Hostile Work Environment Claim Properly Dismissed, Absent Link Between Alleged Misconduct and Kidney Disease

In Stanley v. Elmer Phelon et al, 23-731-cv, 2024 WL 1453872 (2d Cir. April 4, 2024), the Second Circuit, inter alia, affirmed the lower court’s dismissal of plaintiff’s hostile work claim under the Rehabilitation Act.

From the decision:

Stanley argues that the district court erred by dismissing his hostile work environment claim under the Rehabilitation Act. Arguing that the SAC alleges sufficiently severe harassment, Stanley points to allegations that on many occasions, Phelon “expressed [ ] frustration to other managers … regarding Mr. Stanley’s medical conditions and physical impairments and his need for intermittent medical leave,” J. App’x at 25, ¶ 33, that “Phelon instructed another employee … to review [Stanley]’s medical records … without [his] authority or knowledge,” id. at 25, ¶ 34, and that Defendants “harass[ed] [Stanley] and scrutinize[d] him and continued to berate him for his medical absences” after November 2013, id. at 27, ¶ 57, in addition to the allegations of misconduct identified above.

“To prevail on a hostile work environment claim, [a plaintiff] must show (1) that the harassment was sufficiently severe or pervasive to alter the conditions of his employment and create an abusive working environment, and (2) that a specific basis exists for imputing the objectionable conduct to the employer.” Fox v. Costco Wholesale Corp., 918 F.3d 65, 74 (2d Cir. 2019) (establishing elements for a claim under the ADA); see 29 U.S.C. § 791(f) (providing that the Rehabilitation Act uses the same standards for employment discrimination claims as the ADA). “[T]he plaintiff also must show that the hostile conduct occurred because of a protected characteristic.” Tolbert v. Smith, 790 F.3d 427, 439 (2d Cir. 2015).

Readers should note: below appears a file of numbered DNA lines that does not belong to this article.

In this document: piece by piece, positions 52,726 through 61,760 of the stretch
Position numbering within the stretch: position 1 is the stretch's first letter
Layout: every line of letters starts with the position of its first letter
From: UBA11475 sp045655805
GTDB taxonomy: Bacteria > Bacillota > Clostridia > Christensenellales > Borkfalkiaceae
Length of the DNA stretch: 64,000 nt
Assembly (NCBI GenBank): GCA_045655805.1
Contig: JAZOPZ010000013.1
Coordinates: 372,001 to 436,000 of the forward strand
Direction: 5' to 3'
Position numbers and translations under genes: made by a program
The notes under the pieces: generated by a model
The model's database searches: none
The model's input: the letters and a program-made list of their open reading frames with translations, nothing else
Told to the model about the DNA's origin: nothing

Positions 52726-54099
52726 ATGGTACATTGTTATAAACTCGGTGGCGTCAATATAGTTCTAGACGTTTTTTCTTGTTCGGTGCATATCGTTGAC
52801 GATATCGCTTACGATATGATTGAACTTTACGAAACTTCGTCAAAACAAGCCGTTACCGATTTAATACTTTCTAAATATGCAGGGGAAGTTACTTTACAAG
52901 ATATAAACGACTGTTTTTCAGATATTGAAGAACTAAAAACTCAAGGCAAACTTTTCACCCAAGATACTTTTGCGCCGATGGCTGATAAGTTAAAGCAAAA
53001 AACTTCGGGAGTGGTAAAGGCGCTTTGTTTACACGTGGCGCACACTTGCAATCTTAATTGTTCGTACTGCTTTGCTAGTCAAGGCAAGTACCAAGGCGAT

In determining whether the “harassment was sufficiently severe,” “[c]ourts look to the totality of the circumstances to determine whether a plaintiff has met this burden, including proof of the frequency of the discriminatory conduct; its severity; whether it was physically threatening or humiliating, or a mere offensive utterance; and whether it unreasonably interfered with the plaintiff’s work performance.” Fox, 918 F.3d at 74. “This test has objective and subjective elements: the misconduct shown must be severe or pervasive enough to create an objectively hostile or abusive work environment, and the victim must also subjectively perceive that environment to be abusive.” Alfano v. Costello, 294 F.3d 365, 374 (2d Cir. 2002).

We agree with the district court that the SAC fails to state a hostile work environment claim. Starting with the instances of misconduct identified above, the district court properly reasoned that the SAC fails to plead a connection between much of the misconduct and Stanley’s “protected characteristic,” Tolbert, 790 F.3d at 439, that is, his kidney disease. See Stanley, 2023 WL 2714181, at *18. The remaining allegations concerning Phelon’s statements, and efforts to review Stanley’s medical records without authorization—although inappropriate—were not “sufficiently severe or pervasive to alter the conditions of his employment.” Fox, 918 F.3d at 74. Moreover, the allegation regarding Defendants’ verbal harassment is somewhat vague as to frequency and therefore does not rise to the level of sufficiently severe. See Alfano, 294 F.3d at 374 (“[I]ncidents must be more than episodic; they must be sufficiently continuous and concerted in order to be deemed pervasive.”).

Based on this, the court concluded that “viewed in their totality, the alleged circumstances do not amount to a hostile work environment.”

Share This: